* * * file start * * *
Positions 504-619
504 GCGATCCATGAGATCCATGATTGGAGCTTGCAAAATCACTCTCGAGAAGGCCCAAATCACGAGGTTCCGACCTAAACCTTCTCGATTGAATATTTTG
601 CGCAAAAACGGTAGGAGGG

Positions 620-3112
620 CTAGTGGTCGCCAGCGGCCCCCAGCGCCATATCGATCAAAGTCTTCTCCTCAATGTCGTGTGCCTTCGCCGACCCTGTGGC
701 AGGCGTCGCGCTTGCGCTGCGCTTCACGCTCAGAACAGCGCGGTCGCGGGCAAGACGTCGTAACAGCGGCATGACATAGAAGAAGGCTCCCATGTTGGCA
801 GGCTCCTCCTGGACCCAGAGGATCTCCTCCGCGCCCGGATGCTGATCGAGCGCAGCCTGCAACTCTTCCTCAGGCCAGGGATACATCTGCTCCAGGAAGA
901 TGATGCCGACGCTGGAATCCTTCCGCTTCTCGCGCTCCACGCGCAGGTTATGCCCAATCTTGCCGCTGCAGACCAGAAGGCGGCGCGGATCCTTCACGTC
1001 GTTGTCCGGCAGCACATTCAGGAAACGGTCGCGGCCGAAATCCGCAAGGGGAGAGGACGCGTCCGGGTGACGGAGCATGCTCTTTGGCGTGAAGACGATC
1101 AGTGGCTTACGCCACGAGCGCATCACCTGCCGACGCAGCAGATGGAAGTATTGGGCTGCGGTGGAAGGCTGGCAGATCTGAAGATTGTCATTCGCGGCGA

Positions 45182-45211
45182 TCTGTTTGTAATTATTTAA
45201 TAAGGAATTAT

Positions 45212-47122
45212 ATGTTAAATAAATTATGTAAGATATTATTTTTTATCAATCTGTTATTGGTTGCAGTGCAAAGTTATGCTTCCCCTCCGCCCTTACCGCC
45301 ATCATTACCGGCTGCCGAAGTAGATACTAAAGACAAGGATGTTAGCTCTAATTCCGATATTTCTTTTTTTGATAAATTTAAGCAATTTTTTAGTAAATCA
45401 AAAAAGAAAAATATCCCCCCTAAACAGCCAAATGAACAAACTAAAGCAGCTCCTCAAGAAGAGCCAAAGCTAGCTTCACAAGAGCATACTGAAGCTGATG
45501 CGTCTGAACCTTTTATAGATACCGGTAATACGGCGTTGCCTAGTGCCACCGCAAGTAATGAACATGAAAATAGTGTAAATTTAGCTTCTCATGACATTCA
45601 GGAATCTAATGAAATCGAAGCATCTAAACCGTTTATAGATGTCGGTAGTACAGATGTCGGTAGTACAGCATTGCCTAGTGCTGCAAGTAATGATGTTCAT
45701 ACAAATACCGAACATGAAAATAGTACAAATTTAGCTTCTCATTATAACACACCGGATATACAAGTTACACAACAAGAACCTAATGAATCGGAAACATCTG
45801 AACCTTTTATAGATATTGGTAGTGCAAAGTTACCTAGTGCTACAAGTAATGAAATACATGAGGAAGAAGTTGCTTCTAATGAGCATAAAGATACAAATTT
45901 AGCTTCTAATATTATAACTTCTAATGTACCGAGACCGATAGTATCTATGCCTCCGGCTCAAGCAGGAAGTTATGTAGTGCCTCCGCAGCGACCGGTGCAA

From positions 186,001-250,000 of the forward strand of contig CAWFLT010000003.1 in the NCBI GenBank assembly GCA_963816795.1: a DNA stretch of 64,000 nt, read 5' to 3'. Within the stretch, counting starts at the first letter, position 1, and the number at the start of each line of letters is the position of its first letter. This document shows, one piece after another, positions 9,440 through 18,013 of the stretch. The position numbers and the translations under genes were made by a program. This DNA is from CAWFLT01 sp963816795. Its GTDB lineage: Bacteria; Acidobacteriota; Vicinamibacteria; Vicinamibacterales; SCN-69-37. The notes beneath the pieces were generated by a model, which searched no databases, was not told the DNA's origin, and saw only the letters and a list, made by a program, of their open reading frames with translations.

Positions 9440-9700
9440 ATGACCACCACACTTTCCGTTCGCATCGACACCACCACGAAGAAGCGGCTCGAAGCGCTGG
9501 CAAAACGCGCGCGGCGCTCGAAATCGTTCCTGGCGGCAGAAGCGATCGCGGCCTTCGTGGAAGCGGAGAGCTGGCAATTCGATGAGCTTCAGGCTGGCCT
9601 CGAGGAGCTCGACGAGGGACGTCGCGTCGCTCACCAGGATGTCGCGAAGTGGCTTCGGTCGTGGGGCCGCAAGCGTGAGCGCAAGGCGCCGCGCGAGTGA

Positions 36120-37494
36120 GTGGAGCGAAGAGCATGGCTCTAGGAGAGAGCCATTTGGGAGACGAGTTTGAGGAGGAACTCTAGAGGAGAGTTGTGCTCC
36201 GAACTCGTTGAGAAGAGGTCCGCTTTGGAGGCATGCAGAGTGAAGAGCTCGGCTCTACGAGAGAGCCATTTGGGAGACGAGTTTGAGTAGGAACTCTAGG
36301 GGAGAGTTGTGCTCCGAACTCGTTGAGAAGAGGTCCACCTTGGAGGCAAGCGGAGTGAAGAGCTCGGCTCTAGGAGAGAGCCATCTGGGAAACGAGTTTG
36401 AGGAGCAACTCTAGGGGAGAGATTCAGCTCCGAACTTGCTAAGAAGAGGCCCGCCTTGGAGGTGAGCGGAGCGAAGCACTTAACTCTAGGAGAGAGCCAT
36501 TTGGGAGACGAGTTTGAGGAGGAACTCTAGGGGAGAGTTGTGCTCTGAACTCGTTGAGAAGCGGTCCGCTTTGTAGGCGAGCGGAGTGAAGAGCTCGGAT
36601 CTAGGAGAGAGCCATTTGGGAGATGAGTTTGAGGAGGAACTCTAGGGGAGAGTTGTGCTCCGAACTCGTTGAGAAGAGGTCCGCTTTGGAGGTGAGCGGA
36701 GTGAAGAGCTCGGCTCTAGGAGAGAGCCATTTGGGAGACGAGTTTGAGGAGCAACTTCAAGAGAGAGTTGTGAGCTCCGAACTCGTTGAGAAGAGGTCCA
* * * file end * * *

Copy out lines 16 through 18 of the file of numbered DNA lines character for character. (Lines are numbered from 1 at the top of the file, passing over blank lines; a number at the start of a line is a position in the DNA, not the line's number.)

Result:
45301 ATCATTACCGGCTGCCGAAGTAGATACTAAAGACAAGGATGTTAGCTCTAATTCCGATATTTCTTTTTTTGATAAATTTAAGCAATTTTTTAGTAAATCA
45401 AAAAAGAAAAATATCCCCCCTAAACAGCCAAATGAACAAACTAAAGCAGCTCCTCAAGAAGAGCCAAAGCTAGCTTCACAAGAGCATACTGAAGCTGATG
45501 CGTCTGAACCTTTTATAGATACCGGTAATACGGCGTTGCCTAGTGCCACCGCAAGTAATGAACATGAAAATAGTGTAAATTTAGCTTCTCATGACATTCA